Investment in South Africa is recovering, according to Team SA speaking at the Absa Davos Investment Summit at the World Economic Forum. Photo: GCIS

DAVOS – Investment in South Africa is recovering, according to Team SA speaking at the Absa Davos Investment Summit at the World Economic Forum on Thursday. 

“We lost our way in the last couple of years; South Africa lost the confidence of global and local investors and if there is no confidence, investors will simply invest elsewhere. Reasons for this were political instability and policy uncertainty and inconsistency,” said President Cyril Ramaphosa. 

“But, we are turning this around. South Africa is on a renewal path where policy certainty and consistency shall be the order of the day. 

“The new government is an enabler and facilitator. I invite all role-players to participate in creating a conducive climate for investments,” he said. The South African government will further engage with stakeholders at summits such as the investment and job summits, Ramaphosa told delegates. 

Ramaphosa pointed to the success of the government's drive to raise $100 billion (R1.38 trillion) in new investments over the next five years and the $20bn in investment announced at the inaugural South Africa Investment Conference in October.

“There is definitely a turnaround in the South African investment climate. Foreign direct investments grew by more than 440 percent between 2017 and 2018, from $1.3bn to $7.1bn, according to a recent UN Conference on Trade and Development report.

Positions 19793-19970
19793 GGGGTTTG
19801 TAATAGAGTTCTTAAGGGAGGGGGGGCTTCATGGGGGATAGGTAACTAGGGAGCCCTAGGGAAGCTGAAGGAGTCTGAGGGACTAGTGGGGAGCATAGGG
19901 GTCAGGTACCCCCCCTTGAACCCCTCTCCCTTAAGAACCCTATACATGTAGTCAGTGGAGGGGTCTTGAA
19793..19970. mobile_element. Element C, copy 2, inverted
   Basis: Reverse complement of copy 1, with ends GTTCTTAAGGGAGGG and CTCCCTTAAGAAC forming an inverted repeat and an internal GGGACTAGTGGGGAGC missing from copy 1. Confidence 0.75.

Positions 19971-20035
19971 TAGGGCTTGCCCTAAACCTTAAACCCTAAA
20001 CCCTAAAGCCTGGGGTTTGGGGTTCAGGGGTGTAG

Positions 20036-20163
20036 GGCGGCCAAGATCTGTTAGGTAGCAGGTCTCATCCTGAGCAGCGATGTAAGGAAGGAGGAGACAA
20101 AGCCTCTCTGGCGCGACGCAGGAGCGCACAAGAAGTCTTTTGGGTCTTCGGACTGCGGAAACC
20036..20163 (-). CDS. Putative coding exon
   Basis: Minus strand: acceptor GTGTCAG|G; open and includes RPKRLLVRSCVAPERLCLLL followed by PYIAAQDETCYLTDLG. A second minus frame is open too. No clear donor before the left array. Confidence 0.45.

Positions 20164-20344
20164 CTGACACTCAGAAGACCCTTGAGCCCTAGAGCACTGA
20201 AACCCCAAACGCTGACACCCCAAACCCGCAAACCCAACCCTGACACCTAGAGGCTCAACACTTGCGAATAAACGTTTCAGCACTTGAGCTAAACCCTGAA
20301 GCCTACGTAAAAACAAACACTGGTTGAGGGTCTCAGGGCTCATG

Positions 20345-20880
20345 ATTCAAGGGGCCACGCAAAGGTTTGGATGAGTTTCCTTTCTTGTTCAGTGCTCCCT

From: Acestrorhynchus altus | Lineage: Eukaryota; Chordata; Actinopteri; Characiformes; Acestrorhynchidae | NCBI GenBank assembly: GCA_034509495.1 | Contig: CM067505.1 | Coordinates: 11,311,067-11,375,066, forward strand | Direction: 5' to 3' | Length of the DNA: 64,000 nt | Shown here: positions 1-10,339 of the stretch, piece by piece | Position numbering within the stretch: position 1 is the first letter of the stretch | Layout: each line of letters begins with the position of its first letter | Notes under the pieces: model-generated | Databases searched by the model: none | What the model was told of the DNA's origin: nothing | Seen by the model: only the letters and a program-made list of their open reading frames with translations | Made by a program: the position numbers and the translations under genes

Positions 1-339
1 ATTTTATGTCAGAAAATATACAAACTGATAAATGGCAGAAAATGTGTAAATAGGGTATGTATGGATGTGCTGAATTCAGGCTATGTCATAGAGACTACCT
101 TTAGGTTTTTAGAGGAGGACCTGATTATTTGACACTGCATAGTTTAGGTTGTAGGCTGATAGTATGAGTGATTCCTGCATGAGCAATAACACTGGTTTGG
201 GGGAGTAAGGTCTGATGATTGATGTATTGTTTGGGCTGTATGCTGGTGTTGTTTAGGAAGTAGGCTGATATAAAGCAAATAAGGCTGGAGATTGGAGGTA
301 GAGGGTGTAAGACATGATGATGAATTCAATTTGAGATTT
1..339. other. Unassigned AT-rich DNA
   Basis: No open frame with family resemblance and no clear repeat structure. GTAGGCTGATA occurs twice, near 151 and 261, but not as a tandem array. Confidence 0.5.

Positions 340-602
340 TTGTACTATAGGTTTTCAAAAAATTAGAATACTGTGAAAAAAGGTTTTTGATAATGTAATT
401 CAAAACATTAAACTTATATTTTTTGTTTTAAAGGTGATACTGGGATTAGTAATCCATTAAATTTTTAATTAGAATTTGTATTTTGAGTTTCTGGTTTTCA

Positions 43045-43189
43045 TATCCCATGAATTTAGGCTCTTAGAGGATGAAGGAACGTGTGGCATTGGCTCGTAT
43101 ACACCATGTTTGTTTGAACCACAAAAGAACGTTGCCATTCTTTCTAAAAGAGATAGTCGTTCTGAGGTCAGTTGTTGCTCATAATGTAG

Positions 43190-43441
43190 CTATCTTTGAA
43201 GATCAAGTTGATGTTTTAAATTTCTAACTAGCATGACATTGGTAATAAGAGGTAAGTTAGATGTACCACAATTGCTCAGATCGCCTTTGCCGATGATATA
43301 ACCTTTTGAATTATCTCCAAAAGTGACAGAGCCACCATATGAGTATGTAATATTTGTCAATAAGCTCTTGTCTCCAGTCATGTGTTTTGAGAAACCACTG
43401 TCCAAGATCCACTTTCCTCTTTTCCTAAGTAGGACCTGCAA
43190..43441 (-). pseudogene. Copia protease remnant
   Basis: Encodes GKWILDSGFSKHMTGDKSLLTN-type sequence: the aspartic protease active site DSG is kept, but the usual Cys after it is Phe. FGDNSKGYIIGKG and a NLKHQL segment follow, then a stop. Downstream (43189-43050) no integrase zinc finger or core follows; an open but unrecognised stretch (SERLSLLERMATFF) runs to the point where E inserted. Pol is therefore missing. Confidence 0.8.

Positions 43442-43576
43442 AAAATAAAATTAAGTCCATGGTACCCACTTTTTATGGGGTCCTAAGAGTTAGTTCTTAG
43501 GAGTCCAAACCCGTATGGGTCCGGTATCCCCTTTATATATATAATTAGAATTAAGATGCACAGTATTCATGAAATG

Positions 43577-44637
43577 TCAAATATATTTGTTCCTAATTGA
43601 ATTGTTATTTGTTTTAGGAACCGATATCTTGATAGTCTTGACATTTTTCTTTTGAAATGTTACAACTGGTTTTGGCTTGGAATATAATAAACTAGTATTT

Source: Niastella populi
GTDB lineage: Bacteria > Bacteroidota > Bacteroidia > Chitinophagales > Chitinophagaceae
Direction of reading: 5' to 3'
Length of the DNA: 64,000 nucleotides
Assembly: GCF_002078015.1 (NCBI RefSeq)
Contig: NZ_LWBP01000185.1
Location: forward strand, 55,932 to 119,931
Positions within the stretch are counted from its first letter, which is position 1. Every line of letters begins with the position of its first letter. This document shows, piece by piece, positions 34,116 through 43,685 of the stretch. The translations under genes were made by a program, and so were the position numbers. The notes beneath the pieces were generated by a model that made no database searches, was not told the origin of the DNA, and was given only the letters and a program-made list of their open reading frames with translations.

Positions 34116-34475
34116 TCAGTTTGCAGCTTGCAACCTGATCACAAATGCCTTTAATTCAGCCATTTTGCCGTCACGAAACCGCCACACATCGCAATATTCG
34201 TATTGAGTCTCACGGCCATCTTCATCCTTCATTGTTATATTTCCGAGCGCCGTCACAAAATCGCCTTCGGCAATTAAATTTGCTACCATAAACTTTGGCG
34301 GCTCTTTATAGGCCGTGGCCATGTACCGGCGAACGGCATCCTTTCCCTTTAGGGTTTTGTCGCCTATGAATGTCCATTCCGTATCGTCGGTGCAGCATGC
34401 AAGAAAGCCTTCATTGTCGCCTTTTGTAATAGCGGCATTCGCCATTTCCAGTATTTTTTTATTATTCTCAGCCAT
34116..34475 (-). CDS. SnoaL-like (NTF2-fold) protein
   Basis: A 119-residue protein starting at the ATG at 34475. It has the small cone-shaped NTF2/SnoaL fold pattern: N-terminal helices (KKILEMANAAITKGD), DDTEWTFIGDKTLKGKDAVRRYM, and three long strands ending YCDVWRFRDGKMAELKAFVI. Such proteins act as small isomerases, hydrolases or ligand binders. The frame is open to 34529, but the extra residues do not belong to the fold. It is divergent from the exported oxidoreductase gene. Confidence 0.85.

“That is a huge increase for which we are grateful, but it follows in the wake of changes that we are effecting in our country and the reforms we have embarked on. We aim to to sustain and further increase this growth in investment, having raised $20bn. This year we are going to hold another investment conference where we intend to raise more and we want to hasten the pace of investments from both local investors and offshore investors.”

Further sectors ripe for investment and growth were telecoms, energy (particularly renewable energy) and tourism where the government was working hard to streamline processes for business and tourist visas, he said.

Economic Development Minister Ebrahim Patel added that globally the environment was clearly more fragile for growth, but within that environment there were opportunities.

The projections for growth globally was for 3.5 percent, but with “significant variations” across the world economy, he said.

“Globally, foreign direct investment is down, in fact quite sharply. If you take the global storyline it is down by 19 percent, but if you take the South African story, it has been a significant increase. If you take developed countries as a whole it is down by something like 40 percent, but if you take developing countries it is up by 3 percent,” Patel said.

“Within this more complex environment and given that the aggregates are more fragile, we need to find opportunity. What South Africa has done is put its focus on attracting foreign direct investment. There has been an investment gap that we are addressing now and there has been a little bit of traction that we can play on for probably the next three or four years.”

Patel added: “There is a broadly tougher environment, but within that, the trick is to find the tailwinds that can power our economy.”

Absa group chief executive Maria Ramos said the investors’ mood at WEF last year was one of optimism, but this year the mood was cautious. 

“We have a lot to build on,” she said. 

Discovery Group chief executive, Adrian Gore warned delegates that South Africa had lost R1trln in investments over the past nine years, but stated that he was extremely positive about investment opportunities in South Africa. 

“Discovery will invest substantially in South Africa in the years to come,” he said.